What is it?
Syringomyelia occurs when there is abnormal movement of cerebro-spinal fluid (CSF) in the spine, which causes fluid-filled cavities within the spinal cord. As the fluid cavities grow they cause damage to the spine, resulting in pain and neurological symptoms.
Why is it important?
Syringomyelia usually occurs secondary to Chiari-like malformation (abnormal skull bone development), but can also be due to trauma, inflammation or cancer. Symptoms can vary considerably as well as progress over time and in severe cases have a great impact on quality of life.
What’s the risk?
It is most common in small and toy breed dogs, particularly Cavalier King Charles spaniels where the condition is hereditary. Symptoms can begin at any age in both males and females.
What happens to the animal?
Some dogs with syringomyelia may not have any symptoms; however, when present the most common symptom is neurological pain, particularly in the neck. Dogs may cry out for no obvious reason as well as when touched. Changes in skin sensation can cause dogs to rub their face or chew their feet. Affected dogs are frequently presented to the vet for excessive scratching but when watched closely the dog’s foot does not make contact with the skin. This “Phantom Scratching” often occurs during times of stress or excitement.
In extreme cases there can be problems walking and paralysis of the legs as well as scoliosis (sideways curving of the spine) but this is uncommon.
How do you know what’s going on?
The best way to diagnose syringomyelia is with advanced imaging, usually an MRI scan. Most general practices do not have an MRI machine and so your vet may refer you to a specialist centre. These scans allow your vet to see the fluid cavities within the spine as well as look for any underlying cause. However, the extent of the changes seen does not necessarily correlate with the severity of the symptoms shown by the dog. Often a CSF sample is taken to help rule out other underlying diseases.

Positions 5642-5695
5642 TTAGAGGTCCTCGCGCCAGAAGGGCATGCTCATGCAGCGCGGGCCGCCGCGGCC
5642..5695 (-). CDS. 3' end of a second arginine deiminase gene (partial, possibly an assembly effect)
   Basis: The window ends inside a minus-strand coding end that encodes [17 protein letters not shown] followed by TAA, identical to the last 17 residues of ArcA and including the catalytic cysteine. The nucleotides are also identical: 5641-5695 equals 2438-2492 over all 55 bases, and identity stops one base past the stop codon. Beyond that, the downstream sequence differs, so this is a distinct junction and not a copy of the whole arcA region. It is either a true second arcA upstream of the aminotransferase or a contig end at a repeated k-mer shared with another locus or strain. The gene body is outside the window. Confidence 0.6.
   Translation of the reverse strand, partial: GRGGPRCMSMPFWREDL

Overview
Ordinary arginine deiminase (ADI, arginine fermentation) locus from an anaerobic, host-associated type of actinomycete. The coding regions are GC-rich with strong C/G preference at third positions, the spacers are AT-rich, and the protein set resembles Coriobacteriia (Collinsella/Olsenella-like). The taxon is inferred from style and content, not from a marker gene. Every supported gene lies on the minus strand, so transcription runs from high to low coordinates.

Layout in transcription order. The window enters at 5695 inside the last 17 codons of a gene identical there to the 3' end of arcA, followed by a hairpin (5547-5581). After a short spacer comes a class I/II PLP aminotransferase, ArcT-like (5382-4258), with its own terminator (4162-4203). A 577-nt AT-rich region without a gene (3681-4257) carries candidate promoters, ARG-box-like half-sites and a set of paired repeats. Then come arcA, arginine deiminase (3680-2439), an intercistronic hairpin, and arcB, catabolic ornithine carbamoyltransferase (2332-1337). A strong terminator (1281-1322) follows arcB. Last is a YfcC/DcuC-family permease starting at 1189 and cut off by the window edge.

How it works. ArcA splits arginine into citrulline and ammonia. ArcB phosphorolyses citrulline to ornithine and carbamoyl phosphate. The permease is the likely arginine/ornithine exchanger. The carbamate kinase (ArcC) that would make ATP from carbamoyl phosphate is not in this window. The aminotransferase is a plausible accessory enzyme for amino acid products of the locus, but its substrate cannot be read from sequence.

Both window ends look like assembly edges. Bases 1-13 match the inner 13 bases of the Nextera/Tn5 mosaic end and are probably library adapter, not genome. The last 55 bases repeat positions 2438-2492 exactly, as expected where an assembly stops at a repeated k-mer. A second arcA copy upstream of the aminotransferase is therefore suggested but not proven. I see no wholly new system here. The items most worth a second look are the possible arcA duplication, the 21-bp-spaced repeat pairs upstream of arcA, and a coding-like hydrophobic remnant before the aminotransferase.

What can be done?
Dogs with very mild or no symptoms may not require treatment. Dogs that require treatment initially are given medication to help control their symptoms. This includes pain relief with drugs such as gabapentin or an anti-inflammatory, as well as medication to decrease the amount of CSF being produced (furosemide, prednisolone and/or omeprazole).
Around 70% of patients will show improvement with medical treatment; however, symptoms do not usually go away completely and the disease can still progress over time. Surgical options to reduce the compression of the spine and brain are available in dogs where medical management is inadequate. However, recurrence of symptoms and further/repeat surgery is commonly needed due to scar tissue formation.
How can I protect my pet?
There is currently no reported way to prevent your dog from getting syringomyelia. In breeds where the condition is known to be genetic (e.g. Cavalier King Charles spaniels) it is worth informing your dog’s breeder to prevent further pups being affected, as well as not breeding from your own dog.